Conor McGregor is ready to return to the Octagon, and the former champion in two UFC divisions has a date and location in mind for the fight. However, he won't reveal who his opponent will be.
McGregor told reporters at a news conference Thursday, Oct. 24, in Moscow that he will fight Jan. 18 in Las Vegas's T-Mobile Arena. Although he said he knows whom he'll fight, he would not reveal the name because, he said, UFC would "flip" it. ESPN reported that Donald Cerrone and Justin Gaethje were the top two possibilities, with Cerrone the more likely choice.
"I have agreed the date with the company," McGregor said (via MMA Junkie) during a promotional event for Parimatch, a Russian betting website. "As for the opponent, I have the opponent's name. But for me, the game that I am in and from experience, if I was to give you people the name as I would love to do, I know the UFC would flip it, because they are a crafty company.
"So for me, here's this one. Ask the UFC who the opponent is because I do not give a [expletive] who the opponent is. Jan. 18, the return of 'The Notorious' Conor McGregor. Twelve weeks this Saturday at the T-Mobile Arena in Las Vegas, Nevada."
McGregor said he has already begun training for the fight, which he said will be the beginning of a "season" in which he intends to fight three times. After the January event, he intends to face the winner of the UFC 244 main event between Nate Diaz and Jorge Masvidal on Nov. 2. Beyond that, he is eyeing a fight for the UFC lightweight title against the winner of a possible bout between Khabib Nurmagomedov, the champion, and Tony Ferguson.
For more than financial and athletic reasons, a rematch with Nurmagomedov is the goal for the 21-4 McGregor, who has not fought since losing by submission to the Dagestani fighter a year ago. That fight was marred by a post-bout brawl that resulted in UFC suspensions for both men. The bad blood between Nurmagomedov and McGregor extends at least as far back as April 2018, when McGregor attacked a bus containing Nurmagomedov and several other fighters in a backstage area of Barclays Center in Brooklyn a few days before UFC 223. McGregor eventually pleaded no contest to a count of disorderly conduct after that incident and was sentenced to community service. The run-up to their October 2018 fight was peppered with ugly insults, including McGregor accusing Nurmagomedov's manager of being a terrorist.
"That is the bout we want," McGregor, 31, said, referring to their "heated, heated rivalry." "We want this bout in Moscow. The people of Russia deserve this bout to take place. The people of the world deserve this bout to take place."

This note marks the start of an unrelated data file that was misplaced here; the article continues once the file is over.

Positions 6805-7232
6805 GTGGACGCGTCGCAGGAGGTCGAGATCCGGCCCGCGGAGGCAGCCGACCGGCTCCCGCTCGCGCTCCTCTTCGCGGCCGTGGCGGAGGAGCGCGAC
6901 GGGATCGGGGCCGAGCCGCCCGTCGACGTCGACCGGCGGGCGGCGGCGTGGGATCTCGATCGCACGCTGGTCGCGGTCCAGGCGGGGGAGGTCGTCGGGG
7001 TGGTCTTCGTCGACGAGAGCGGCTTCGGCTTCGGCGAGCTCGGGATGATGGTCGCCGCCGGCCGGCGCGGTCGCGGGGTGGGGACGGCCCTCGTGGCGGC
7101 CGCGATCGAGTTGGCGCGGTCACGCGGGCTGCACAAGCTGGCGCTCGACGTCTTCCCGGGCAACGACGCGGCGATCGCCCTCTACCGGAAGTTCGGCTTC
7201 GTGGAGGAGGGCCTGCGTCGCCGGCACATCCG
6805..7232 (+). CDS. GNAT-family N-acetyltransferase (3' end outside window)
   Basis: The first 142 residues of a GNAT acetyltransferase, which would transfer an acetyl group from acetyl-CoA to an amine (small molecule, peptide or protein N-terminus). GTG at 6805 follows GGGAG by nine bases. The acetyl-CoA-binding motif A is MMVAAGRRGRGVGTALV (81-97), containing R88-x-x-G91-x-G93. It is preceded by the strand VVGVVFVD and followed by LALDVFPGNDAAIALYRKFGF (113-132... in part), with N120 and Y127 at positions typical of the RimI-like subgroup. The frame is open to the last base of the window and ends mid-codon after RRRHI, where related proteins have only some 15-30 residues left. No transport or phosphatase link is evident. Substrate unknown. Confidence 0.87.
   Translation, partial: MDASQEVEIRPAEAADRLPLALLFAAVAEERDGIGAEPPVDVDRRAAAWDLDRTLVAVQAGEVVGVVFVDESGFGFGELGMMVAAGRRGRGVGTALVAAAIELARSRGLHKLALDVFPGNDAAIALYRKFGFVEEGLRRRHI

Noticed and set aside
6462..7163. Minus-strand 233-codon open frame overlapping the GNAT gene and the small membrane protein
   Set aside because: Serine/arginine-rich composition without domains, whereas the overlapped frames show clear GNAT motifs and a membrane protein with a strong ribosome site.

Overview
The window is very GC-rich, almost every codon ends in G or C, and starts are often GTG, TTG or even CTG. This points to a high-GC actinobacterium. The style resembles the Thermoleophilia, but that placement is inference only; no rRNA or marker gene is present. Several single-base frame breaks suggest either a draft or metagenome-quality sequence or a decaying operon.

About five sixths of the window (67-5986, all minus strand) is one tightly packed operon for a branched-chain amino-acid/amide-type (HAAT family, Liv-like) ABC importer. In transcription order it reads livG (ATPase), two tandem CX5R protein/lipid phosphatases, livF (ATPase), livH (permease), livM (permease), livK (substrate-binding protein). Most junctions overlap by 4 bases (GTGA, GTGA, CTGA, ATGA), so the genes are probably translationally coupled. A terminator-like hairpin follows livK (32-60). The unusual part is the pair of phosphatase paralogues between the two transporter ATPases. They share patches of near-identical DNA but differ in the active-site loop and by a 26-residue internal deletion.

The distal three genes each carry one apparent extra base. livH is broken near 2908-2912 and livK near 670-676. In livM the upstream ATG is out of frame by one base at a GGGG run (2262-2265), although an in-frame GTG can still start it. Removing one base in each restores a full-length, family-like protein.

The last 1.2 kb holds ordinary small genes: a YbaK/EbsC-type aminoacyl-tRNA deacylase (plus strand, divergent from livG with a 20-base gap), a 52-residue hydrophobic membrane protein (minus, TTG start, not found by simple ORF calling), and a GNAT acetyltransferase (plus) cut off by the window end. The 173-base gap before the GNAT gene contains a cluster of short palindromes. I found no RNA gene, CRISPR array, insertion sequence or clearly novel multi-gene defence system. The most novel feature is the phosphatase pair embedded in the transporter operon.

The Irishman has more frequently made headlines out of the Octagon the last couple of years and hasn't won an MMA bout since 2016, when he won the UFC lightweight title with a victory over Eddie Alvarez and became the first UFC fighter to hold titles in two weight classes at the same time. McGregor tried his hand at boxing the following years and lost to Floyd Mayweather Jr. by TKO. This time, he swears he is focused on the goal of facing Nurmagomedov again, with the Jan. 18 bout "the beginning of my season."
"It is an inevitable rematch," McGregor said. "It is a rematch that I will come in sharp, fresh. I will have no injuries. I will have no alcohol, I will have no outside influences. I will be fully focused, exactly what the people deserve, exactly what the fans deserve, and we will settle it, once and for all."
It is not clear whether outside legal issues could factor into his schedule. In early October, he was charged with an assault after an April incident in which video showed him punching a man in a Dublin pub. In March, McGregor was arrested in Miami on strong-arm robbery and criminal mischief charges after allegedly taking a man's cellphone and smashing it on the ground. Charges were subsequently dropped after the man, who settled a lawsuit with McGregor, reportedly stopped cooperating with authorities.
That incident occurred days after McGregor completed court-ordered community service in Brooklyn for the bus attack. He avoided felony charges by pleading guilty to a single count of disorderly conduct.
He also faces a sexual assault allegation in Ireland, The New York Times reported this week, that would be the second against him in 12 months. He has denied the allegations.
This article was written by Cindy Boren, a reporter for The Washington Post.